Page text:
Social and structural hurdles planted in America’s past have functioned as barriers to human flourishing for the poor, for women, for racial and ethnic minorities, and for LGBTQ Americans, all historically disadvantaged and systematically marginalized. Emancipationist Christians celebrate the long-term trajectories of expanding civil rights and liberties. Christian faithfulness looks like thoughtful activism on behalf of “the least of these.” It is a way to fulfill the mission of Jesus and his pursuit of real liberation and harmony among all people.
And so, as we stand back and give it a look, the x-axis presents us with a familiar portrait of Christian engagement in public life. If this were the sum of our analysis, we might reasonably conclude that polarization in our present age is simply another round of the same old culture wars made uglier due to Twitter. And, of course, Trump. While there is some truth to this assessment, the x-axis tells only part of the story. The greatest tensions emerging in American life—especially those we see among Christians—are not what we’ve charted on the x-axis. For a greater understanding of those, we need to see what is happening along the y-axis.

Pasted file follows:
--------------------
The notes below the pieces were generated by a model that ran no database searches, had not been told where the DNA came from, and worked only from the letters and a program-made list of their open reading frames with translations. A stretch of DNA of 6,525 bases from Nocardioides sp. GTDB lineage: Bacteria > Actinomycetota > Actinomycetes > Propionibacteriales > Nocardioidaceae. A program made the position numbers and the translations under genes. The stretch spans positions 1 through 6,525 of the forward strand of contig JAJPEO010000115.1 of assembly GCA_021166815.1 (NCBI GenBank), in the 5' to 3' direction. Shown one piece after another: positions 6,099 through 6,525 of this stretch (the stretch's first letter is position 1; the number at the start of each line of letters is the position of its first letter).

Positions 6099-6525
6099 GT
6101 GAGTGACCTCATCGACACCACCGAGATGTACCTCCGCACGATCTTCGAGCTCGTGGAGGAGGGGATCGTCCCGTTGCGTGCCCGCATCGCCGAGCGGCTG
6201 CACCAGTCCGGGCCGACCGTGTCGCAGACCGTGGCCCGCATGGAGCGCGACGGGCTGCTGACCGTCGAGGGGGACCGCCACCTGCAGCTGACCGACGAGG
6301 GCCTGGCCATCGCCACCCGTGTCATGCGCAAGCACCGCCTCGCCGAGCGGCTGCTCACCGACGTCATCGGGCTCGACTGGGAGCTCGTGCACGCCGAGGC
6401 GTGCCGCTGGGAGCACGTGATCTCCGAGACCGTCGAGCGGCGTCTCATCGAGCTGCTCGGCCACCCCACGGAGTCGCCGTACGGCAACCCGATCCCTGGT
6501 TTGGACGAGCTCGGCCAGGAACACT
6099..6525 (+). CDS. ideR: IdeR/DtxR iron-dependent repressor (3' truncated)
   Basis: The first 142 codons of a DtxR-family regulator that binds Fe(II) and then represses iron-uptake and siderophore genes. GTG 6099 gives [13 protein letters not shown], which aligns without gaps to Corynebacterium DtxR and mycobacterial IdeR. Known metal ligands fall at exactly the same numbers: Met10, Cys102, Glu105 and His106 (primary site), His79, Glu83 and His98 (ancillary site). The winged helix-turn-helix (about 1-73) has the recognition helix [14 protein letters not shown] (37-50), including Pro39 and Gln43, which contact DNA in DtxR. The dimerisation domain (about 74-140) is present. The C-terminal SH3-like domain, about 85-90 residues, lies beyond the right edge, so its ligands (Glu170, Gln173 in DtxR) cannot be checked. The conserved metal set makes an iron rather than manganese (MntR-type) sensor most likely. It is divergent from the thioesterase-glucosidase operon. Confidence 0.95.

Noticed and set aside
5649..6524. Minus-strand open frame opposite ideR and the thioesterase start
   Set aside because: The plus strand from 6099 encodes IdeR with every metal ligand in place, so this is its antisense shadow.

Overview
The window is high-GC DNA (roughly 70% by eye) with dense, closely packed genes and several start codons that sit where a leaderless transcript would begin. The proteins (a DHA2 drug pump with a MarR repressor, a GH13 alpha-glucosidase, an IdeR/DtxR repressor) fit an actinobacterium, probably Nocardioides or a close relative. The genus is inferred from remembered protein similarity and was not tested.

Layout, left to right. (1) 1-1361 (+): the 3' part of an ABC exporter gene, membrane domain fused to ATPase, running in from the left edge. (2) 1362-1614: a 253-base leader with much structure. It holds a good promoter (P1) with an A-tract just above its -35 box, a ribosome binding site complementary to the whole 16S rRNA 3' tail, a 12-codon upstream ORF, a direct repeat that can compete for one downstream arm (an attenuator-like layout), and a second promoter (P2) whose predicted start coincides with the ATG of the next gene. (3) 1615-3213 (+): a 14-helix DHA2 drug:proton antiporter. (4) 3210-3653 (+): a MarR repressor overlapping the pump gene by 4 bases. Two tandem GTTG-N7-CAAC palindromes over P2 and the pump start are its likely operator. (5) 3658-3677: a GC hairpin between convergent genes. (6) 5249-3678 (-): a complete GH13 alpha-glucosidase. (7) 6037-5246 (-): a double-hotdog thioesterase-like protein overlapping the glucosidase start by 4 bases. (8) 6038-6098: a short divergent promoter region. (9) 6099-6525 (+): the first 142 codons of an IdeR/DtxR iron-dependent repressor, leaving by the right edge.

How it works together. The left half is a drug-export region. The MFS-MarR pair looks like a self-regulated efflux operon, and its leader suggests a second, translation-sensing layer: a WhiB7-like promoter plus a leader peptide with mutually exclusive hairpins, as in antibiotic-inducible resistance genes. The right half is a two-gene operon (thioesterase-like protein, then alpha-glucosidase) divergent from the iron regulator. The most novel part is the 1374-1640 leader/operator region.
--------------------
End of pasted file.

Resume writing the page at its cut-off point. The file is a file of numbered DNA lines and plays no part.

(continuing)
The Y-Axis: The Struggle Over Means
If the x-axis describes the goals or ends of Christian public engagement (Civilizationist vs. Emancipationist), the y-axis gives us a picture of the means utilized or proposed for reaching those social goals. What tactics should be employed to achieve our civilizational or emancipationist visions? I believe the greatest conflicts we’ve seen over the past decade revolve around this question, and it has generated far more disagreements within the respective camps on either side of the x-axis than it has between them. All are tied to current attitudes toward the principles and practices of liberal democracy.